Leadership Opportunities: South Dakota

2019 Retaining Effective Teachers Policy

Goal

The state should support teachers to take on leadership opportunities that allow them to continue teaching.

Nearly meets
Suggested Citation:
National Council on Teacher Quality. (2019). Leadership Opportunities: South Dakota results. State Teacher Policy Database. [Data set].
Retrieved from: https://www.nctq.org/yearbook/state/SD-Leadership-Opportunities-97

Analysis of South Dakota's policies

State Support for Teacher Leadership: South Dakota offers teachers the opportunity to be a part of its Emerging Classroom Leaders Pool. 

Selection criteria: South Dakota requires teachers to demonstrate all of the following: exceptional educational talent as evidenced by effective instructional practices and student learning results in the classroom and school; exemplary educational accomplishments beyond the classroom that provide models of excellence for the profession; contributions to education that are largely unheralded yet worthy of the spotlight; strong long-range potential for professional and policy leadership; and engaging and inspiring presence that motivates and impacts students, colleagues, and the community.

Incentives and supports: South Dakota incentivizes teachers in the pool by considering them for membership on advisory boards and task forces, and as candidates for special recognition programs. These teachers represent their communities and the state, and may ultimately receive prestigious recognition. 

Citation

Recommendations for South Dakota

Offer additional incentives or supports to teachers who assume leadership roles.
Although South Dakota is on the right track in offering various forms of recognition and opportunities to its teacher leaders, the state is encouraged to strengthen its policy and offer—or encourage districts to offer—either financial incentives or more substantive nonmonetary supports. South Dakota should also ensure that principals provide time and space for the tasks of both teacher of record and teacher leadership roles, which may be accomplished, for example, through a reduction of class loads.

State response to our analysis

This analysis was updated subsequent to the state's review.
South Dakota added that the state is also doing the following:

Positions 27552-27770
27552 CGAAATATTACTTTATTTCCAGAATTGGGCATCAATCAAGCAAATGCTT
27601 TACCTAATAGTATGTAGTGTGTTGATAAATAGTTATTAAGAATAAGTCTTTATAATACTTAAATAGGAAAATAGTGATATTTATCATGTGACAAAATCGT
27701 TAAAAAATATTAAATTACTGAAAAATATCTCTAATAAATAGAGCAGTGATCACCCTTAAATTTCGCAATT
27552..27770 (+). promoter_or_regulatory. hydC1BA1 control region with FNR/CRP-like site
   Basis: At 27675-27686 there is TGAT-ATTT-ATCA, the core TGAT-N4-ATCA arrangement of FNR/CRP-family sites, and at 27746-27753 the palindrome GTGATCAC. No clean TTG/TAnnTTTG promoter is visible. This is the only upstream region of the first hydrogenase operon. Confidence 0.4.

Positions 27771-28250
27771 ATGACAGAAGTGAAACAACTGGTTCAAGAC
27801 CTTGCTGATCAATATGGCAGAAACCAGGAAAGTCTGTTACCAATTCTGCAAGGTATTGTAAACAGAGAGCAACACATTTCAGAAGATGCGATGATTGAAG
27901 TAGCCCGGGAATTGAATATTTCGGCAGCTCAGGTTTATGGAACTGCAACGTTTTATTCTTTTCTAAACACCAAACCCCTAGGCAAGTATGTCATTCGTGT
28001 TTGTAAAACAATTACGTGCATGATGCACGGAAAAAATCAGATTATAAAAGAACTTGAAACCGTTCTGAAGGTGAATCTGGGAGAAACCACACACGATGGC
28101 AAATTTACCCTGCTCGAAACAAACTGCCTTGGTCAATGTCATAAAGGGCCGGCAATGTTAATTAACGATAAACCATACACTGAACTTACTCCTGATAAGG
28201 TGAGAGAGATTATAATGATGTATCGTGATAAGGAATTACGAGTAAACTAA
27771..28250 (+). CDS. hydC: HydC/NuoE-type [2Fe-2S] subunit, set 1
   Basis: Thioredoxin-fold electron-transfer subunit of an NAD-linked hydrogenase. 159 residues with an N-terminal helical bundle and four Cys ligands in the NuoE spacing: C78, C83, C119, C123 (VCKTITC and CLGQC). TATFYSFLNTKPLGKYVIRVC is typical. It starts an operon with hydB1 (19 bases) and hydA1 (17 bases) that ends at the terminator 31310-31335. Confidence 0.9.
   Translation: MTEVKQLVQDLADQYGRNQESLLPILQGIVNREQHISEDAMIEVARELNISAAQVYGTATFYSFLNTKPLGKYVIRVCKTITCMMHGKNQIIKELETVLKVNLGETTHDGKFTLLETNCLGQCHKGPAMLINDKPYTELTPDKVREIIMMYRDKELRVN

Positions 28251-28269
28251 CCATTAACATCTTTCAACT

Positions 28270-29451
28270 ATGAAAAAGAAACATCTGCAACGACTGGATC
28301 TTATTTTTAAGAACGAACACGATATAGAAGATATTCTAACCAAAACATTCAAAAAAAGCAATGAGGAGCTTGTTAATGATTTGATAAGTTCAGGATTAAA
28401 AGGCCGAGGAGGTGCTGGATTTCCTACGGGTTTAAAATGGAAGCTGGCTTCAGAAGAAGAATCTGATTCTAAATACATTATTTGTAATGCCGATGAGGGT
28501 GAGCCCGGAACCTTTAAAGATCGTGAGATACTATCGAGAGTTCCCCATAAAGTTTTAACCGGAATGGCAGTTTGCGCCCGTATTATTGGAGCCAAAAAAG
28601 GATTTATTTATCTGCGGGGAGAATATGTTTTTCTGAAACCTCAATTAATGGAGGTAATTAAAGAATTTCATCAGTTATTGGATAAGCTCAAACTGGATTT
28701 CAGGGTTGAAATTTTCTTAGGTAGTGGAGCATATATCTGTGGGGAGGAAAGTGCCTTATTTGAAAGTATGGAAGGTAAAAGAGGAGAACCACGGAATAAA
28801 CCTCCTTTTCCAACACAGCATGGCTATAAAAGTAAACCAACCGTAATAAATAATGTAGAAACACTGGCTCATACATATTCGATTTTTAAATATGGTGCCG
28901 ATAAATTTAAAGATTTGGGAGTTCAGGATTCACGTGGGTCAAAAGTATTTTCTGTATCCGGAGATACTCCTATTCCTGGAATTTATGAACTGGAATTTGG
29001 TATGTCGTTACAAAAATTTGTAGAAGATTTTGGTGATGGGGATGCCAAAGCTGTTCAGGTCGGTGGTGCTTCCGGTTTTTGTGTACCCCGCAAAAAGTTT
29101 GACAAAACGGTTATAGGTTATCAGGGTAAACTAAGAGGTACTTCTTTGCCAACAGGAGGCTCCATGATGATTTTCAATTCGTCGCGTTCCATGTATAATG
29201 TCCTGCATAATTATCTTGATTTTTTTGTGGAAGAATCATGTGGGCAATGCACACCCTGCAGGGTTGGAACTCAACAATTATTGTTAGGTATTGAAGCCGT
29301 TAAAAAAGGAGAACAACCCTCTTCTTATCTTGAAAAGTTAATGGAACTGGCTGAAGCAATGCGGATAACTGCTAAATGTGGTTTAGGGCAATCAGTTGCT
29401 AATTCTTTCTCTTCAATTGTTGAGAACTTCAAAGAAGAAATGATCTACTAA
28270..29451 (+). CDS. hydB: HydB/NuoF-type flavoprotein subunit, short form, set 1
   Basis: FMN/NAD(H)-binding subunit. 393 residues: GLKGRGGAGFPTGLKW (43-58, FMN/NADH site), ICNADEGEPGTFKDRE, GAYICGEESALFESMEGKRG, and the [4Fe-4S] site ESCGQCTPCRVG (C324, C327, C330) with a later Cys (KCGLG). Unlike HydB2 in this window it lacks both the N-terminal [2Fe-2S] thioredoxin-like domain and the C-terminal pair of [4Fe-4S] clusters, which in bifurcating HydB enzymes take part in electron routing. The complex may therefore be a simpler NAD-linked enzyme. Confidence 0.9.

• Supports teachers to pursue National Board Certification (cohort of teachers, stipend, and fee reimbursement)
  • SDMath/SDSci - cohort of teacher leaders in math and science fields from across the state 
  • Leading Innovation and Change through Systems Thinking and Equity - training for school teams, which includes superintendent, principals, and teacher leaders
  • Math Virtual Coaching - veteran math teachers are trained to be a virtual coach to newer math teachers across the state
  • Mentoring Program - mentor teachers are trained and paid to support new teachers for two years
  • Teacher of the Year - recognizes and honors the tremendous contributions of outstanding classroom teachers; five region teachers are sent to the National State Teacher of the Year Leadership Conference annually

Updated: August 2019

How we graded

9C: Leadership Opportunities

  • Policy or Initiative: The state should support, through a specific and articulated policy or initiative, opportunities for teachers to assume leadership roles and/or advanced career positions that allow them to continue teaching.
  • Strategic Selection: The state should require that teachers are strategically selected for leadership roles based on specific criteria, including content knowledge and classroom effectiveness.
  • Incentives or Supports: The state should offer, or encourage districts to offer meaningful incentives such as: compensation (e.g., financial incentives) or nonmonetary supports (e.g., reduced class loads) for teachers who assume leadership roles.
Policy or Initiative
One-quarter of the total goal score is earned based on the following:
  • One-quarter credit: The state will earn one-quarter of a point if there is a specific and articulated policy or initiative for teachers to assume leadership roles or advanced career positions that allow them to continue teaching in the classroom for at least some of their work time.
Strategic Selection
One-quarter of the total goal score is earned based on the following:

  • One-quarter credit: The state will earn one-quarter of a point if it requires teachers to be strategically selected for leadership roles based on specific criteria, including content knowledge and effectiveness.
Incentives or Supports
Up to one-half of the total goal score is earned based on the following:

  • One-quarter credit: The state will earn one-quarter of a point if it offers or encourages monetary incentives (e.g., bonuses, extra steps on the salary schedule) for teachers who assume leadership roles.